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Fitch showed that not every true proposition can be known in due time; in other words, that not every proposition is knowable. Moore showed that certain propositions cannot be consistently believed. A more recent dynamic phrasing of Moore-sentences is that not all propositions are known after their announcement, i.e. not every proposition is successful.(More)
The growing number of logics has lead to the question: How do we compare two formalisms? A natural answer is: We can compare their expressive power and computational properties. There is, however, another way of comparing logics that has attracted attention recently, namely in terms of representational succinctness, i.e., we can ask whether one of the(More)
In the study of knowledge representation formalisms, there is a current interest in the question of how different formal languages compare in their ability to compactly express semantic properties. Recently, French et al. [9] have shown that modal logics with a modality for public announcement, for everybody knows, and for somebody knows are all(More)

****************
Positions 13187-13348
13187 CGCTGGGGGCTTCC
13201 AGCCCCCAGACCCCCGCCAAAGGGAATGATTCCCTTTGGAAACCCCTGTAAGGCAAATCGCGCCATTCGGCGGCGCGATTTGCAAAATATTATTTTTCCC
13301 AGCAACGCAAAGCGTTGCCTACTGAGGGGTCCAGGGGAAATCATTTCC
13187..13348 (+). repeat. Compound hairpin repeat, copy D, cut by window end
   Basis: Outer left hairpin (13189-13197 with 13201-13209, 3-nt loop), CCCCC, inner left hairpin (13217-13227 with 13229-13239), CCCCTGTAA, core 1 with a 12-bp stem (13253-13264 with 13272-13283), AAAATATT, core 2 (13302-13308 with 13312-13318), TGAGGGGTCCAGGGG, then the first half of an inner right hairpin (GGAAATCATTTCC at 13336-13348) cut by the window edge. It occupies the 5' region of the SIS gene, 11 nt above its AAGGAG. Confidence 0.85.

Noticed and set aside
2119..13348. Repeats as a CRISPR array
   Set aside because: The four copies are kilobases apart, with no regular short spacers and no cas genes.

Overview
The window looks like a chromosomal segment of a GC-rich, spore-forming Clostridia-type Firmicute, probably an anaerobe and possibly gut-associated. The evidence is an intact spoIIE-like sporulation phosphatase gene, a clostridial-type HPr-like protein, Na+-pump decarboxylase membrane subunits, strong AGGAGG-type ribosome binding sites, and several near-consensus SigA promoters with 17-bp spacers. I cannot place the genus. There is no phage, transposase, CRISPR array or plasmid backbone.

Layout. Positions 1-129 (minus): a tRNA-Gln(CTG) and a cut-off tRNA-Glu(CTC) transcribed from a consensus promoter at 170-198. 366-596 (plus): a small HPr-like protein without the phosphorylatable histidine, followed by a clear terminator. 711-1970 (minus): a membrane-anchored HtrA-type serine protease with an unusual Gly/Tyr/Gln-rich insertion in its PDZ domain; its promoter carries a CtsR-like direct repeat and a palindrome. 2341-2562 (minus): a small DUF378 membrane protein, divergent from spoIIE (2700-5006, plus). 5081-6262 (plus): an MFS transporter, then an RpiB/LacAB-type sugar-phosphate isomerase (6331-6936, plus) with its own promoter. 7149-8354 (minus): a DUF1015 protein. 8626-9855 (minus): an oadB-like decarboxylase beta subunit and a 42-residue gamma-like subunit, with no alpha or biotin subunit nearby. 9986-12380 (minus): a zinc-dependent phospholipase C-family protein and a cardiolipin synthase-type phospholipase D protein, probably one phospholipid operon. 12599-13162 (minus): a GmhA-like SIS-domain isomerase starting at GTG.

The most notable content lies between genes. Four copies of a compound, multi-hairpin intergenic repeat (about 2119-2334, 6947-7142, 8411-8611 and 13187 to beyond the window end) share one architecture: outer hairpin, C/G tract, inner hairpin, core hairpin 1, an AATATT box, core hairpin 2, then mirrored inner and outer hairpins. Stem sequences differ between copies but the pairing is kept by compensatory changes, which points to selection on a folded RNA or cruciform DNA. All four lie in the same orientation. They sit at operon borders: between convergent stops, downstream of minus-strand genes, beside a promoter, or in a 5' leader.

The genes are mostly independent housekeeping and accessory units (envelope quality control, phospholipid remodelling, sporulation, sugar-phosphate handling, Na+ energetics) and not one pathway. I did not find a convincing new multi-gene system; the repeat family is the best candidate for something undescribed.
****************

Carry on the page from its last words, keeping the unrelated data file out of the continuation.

We present two families of exponential lower bounds on the size of modal formulae and use them to establish the following succinctness results. We show that the logic of contingency (ConML) is exponentially more succinct than basic modal logic (ML). We strengthen the known proofs that the so-called public announcement logic (PAL) in a signature containing(More)
Acute phase response (APR) is activated by disorders in systemic homeostasis. The main purpose of APR is to prevent further tissue damage by isolation and destruction of causative agent, removing the toxic products and providing conditions for tissue repair. Probably the most significant change during APR is a transformation in the liver protein spectrum(More)